TObound wrote:ACCS300 wrote:Air Canada. 1/4 of their narrowbody fleet at present. Their A220s can't come soon enough and their 320's are on their last legs and some of the oldest flying. AC's massive mistake to go for the MAX over the NEO will haunt them for years to come if the MAX isn't back soon.
Luckily for AC, their prime competitor is an all-Boeing operator.....txkf2010 wrote:capitalflyer wrote:Ummm...how about WN? All Boeing fleet that is not getting any younger. MAX suspension brings any growth plans to a screeching halt.
Same goes for WestJet.
Westjet was late enough on their deliveries that they are oddly less dependent on the MAX at this time than Air Canada. But long term this is a much bigger issue for them than AC.
I think it’s actually hurting AC more then WS overall...
WS being an all Boeing fleet has meant a reduced cost overall for crews. Pilots is particular are just flying the NGs with reduced schedules and some leaves being given out every month. Where it is hurting is the MAX scheduled flying, Europe in the summer and Alberta/Hawaii in the winter. Plus any planned route expansion is on hold.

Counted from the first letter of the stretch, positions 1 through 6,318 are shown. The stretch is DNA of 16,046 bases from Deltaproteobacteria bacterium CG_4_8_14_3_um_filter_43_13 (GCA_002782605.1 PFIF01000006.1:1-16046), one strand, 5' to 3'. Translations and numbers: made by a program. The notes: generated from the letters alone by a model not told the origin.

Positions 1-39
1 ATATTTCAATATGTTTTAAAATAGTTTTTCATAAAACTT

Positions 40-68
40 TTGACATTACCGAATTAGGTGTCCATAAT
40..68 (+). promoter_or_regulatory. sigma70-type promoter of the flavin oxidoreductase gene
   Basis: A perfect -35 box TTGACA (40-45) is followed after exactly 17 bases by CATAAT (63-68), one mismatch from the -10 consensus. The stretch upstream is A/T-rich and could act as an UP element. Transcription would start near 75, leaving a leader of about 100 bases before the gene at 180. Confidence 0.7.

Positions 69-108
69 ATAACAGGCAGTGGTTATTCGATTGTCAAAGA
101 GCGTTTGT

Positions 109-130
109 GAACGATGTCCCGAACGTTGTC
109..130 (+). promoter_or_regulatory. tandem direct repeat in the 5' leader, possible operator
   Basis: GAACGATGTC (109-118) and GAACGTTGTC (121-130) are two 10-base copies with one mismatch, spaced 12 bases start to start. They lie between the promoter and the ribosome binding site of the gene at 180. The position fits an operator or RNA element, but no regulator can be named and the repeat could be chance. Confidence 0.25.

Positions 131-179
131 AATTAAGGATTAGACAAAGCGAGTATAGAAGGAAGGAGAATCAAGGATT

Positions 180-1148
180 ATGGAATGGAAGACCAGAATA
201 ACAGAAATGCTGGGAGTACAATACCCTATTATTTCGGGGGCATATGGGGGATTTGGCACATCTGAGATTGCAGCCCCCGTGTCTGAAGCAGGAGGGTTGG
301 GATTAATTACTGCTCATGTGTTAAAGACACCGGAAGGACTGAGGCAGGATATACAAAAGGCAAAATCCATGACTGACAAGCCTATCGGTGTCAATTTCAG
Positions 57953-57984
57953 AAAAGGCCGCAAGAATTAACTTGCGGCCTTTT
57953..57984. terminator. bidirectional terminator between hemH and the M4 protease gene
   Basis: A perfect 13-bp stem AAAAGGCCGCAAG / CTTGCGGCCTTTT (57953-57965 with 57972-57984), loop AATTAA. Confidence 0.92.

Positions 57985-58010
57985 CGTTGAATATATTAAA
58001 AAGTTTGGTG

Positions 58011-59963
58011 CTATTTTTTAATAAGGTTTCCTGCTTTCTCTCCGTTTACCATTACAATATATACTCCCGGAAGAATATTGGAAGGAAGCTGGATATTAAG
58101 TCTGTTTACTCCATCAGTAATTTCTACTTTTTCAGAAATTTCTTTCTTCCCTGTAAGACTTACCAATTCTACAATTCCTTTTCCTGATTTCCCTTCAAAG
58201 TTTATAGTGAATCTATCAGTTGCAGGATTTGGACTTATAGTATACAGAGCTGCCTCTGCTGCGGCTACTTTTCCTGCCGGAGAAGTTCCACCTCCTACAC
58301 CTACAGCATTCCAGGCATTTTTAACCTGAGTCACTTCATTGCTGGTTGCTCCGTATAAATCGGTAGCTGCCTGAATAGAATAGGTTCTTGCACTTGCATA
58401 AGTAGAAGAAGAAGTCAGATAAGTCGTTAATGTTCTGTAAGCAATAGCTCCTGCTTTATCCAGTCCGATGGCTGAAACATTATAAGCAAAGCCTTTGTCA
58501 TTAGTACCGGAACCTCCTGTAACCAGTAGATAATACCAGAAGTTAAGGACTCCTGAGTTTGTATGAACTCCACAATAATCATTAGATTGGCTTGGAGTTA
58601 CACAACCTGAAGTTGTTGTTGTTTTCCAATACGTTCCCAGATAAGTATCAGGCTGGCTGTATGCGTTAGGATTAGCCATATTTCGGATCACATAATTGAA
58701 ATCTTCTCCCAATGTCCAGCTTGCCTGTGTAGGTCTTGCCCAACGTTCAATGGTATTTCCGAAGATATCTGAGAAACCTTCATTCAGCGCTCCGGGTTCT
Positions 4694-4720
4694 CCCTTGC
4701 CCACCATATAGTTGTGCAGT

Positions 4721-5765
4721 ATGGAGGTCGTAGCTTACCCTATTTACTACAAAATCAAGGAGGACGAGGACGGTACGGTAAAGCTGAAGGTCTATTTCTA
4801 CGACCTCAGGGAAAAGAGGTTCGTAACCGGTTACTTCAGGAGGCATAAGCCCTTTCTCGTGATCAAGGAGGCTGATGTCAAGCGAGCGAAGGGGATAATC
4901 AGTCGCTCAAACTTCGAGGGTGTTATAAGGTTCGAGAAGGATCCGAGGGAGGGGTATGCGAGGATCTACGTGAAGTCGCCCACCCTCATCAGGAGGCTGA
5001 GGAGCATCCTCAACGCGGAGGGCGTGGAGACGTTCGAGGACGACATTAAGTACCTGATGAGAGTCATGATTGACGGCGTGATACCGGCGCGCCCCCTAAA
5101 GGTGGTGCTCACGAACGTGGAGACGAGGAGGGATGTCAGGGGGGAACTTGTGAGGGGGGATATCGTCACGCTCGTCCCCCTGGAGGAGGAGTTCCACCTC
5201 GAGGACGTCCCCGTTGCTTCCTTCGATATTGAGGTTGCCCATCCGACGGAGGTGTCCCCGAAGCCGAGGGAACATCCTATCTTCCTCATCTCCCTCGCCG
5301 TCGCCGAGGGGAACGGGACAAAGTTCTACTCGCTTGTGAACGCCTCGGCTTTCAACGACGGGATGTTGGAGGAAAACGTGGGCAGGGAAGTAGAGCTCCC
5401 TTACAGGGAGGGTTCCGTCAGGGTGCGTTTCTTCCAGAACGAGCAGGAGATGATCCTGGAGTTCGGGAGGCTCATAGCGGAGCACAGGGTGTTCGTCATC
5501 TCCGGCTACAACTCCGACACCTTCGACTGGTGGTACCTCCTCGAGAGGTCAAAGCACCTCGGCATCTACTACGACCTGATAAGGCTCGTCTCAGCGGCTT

For AC, they had 24 aircraft on property, compared to 13 at WS. Almost 40 aircraft planned by the end of the year. Cost wise they’ve had to retain many older aircraft with MTC costs, B763, A320s and E190s. On top of that they have 400 pilots sitting around getting paid and not flying. Some went back to their previous aircraft but not many. The grounding is costing more for AC but I’m sure most of that will come back to costing Boeing.